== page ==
by Angela Watercutter)
Self-help books often advise that the fastest way to achieve success is through failure: failing often and failing up. Even great writers like George Orwell suffered setbacks, like when his novel Animal Farm was rejected as a “stupid and pointless fable” by Knopf Publishers in 1945. So when the Sundance Film Festival asked artist and photographer Taryn Simon to create something to kick off its Free Fail campaign, a series of panels “designed to embrace failure as essential to risk-taking, innovation, and the creative process,” she decided to make a video flip book of rejection letters.
The 13-second piece, which debuted today on WIRED’s Instagram and is embedded above, begins with Orwell’s rejection from Knopf – previously part of Simon’s “Black Square” series – and ends with a rejected Freedom of Information Act request made by internet activist Aaron Swartz, with whom Simon worked on the imageatlas.org project.
But in the blink-and-you’ll-miss-it section between those two bookends is: A rejection letter from the music label Sub Pop that begins “Dear Loser,” a denial from the Ringling Bros. and Barnum & Bailey Clown College, and a rejection of a Star Trek spec script. There is also a letter – recently noted by Meryl Streep in her National Board of Review gala speech honoring Emma Thompson and slamming Walt Disney – that explains to one aspiring female artist in the 1930s that women were not welcome to do “the creative work in connection with preparing the cartoons for the screen, as that task is performed entirely by young men.”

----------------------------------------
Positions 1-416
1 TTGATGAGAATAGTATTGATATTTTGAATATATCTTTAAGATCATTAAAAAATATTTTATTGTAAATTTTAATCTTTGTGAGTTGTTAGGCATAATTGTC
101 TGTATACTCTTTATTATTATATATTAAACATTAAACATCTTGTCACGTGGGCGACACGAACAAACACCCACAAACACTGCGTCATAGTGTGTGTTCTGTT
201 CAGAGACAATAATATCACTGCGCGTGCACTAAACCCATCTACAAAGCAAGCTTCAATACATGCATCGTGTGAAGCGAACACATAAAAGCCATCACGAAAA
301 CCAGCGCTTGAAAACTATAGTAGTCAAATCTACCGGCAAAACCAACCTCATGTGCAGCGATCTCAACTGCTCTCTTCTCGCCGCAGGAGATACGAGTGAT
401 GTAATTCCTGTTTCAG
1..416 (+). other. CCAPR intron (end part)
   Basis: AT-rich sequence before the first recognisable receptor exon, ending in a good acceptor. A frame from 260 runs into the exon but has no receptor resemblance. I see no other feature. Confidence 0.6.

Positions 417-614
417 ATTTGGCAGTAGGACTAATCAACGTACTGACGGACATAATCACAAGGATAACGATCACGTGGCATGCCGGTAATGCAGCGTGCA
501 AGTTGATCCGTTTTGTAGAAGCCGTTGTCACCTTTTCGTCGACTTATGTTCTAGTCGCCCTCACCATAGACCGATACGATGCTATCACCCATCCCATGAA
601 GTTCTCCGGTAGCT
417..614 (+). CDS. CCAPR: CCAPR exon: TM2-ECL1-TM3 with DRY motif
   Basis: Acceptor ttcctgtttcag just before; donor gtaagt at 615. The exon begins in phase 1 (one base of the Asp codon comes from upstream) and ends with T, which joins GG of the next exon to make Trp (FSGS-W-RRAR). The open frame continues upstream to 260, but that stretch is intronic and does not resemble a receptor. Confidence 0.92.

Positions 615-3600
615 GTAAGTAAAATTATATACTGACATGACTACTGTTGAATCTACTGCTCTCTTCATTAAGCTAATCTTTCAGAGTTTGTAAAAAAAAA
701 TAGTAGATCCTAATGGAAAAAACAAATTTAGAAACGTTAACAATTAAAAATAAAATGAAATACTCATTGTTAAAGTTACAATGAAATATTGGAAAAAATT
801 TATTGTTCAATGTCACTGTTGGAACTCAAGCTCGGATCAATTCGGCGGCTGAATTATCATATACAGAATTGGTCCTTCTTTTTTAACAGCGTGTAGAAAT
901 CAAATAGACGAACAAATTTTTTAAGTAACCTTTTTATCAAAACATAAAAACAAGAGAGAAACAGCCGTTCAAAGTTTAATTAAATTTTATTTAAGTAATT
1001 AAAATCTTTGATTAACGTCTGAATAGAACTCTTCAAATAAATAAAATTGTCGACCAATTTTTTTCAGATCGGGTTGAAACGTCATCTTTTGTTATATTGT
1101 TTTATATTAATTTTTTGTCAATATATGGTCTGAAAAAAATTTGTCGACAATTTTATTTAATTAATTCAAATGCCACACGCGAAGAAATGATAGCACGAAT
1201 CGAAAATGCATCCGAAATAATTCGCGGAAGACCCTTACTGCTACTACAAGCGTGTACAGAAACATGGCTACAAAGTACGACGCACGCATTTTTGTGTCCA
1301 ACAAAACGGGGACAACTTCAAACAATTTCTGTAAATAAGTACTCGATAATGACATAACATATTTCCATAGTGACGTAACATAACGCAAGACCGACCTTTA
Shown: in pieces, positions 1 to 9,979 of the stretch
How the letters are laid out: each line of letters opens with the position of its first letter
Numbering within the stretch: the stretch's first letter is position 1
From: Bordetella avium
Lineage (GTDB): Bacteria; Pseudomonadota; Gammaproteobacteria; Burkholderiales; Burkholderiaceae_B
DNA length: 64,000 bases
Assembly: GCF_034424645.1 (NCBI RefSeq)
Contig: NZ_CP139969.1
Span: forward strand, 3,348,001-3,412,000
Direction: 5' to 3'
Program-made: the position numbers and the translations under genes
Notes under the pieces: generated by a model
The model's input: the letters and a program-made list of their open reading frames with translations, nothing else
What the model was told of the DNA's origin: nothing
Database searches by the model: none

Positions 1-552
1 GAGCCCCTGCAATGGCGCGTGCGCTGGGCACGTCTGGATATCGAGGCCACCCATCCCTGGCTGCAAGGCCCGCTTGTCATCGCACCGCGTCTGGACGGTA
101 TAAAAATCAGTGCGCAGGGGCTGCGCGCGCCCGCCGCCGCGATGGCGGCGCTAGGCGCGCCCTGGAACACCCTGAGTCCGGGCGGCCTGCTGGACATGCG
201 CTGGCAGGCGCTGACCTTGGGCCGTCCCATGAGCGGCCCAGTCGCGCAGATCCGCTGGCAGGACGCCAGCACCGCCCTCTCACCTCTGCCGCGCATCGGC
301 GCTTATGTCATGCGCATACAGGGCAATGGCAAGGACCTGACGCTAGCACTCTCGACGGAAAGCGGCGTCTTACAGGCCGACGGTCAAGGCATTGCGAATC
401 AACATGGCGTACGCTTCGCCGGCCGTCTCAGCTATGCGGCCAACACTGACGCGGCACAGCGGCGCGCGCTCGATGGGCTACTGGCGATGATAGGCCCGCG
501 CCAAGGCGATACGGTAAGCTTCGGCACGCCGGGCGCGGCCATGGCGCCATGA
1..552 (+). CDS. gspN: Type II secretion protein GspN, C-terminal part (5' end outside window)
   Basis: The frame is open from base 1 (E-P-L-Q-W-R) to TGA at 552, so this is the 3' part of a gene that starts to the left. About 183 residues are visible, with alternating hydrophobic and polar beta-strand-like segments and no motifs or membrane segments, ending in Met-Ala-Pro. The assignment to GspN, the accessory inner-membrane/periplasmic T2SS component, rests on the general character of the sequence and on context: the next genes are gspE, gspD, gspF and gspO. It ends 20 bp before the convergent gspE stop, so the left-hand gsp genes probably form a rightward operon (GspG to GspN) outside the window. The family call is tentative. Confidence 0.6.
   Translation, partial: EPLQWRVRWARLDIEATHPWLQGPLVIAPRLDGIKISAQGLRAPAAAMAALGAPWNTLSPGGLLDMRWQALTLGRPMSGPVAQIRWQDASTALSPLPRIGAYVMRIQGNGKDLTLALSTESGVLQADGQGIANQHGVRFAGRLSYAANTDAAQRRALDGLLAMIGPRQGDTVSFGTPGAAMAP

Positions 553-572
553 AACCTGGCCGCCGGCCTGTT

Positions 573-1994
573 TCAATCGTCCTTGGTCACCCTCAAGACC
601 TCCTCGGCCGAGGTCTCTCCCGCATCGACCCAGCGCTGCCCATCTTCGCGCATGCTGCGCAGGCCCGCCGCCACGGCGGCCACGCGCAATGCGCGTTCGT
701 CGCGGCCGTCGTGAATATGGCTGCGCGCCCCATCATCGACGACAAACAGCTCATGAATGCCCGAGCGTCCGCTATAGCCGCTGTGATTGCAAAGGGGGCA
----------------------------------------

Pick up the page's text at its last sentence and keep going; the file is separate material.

The point, of course, is that critics are sometimes wrong and that aspiring filmmakers should both learn from the mistakes of their predecessors and persevere despite the haters. One of the Free Fail events will include a Monday screening of Wes Anderson’s fantastic feature Bottle Rocket, which was originally rejected by Sundance. Check out Simon’s video above, then use the hashtags #Sundance and #FreeFail on social media to share your own great failures during the festival.
Simon has her own experiences with rejection to draw from as well, including a rejection letter she received from Disney after she requested permission to photograph an underground facility owned by the corporation. “The letter read ‘especially during these violent times… the magical spell cast on guests who visit our theme parks is particularly important to protect and helps to provide them with an important fantasy they can escape to.’ My photograph was threatening this fantasy and consequently denied,” said Simon. “The faxed rejection itself was a far better work than any photograph I could have ever produced.”
Homepage image: amypalko/Flickr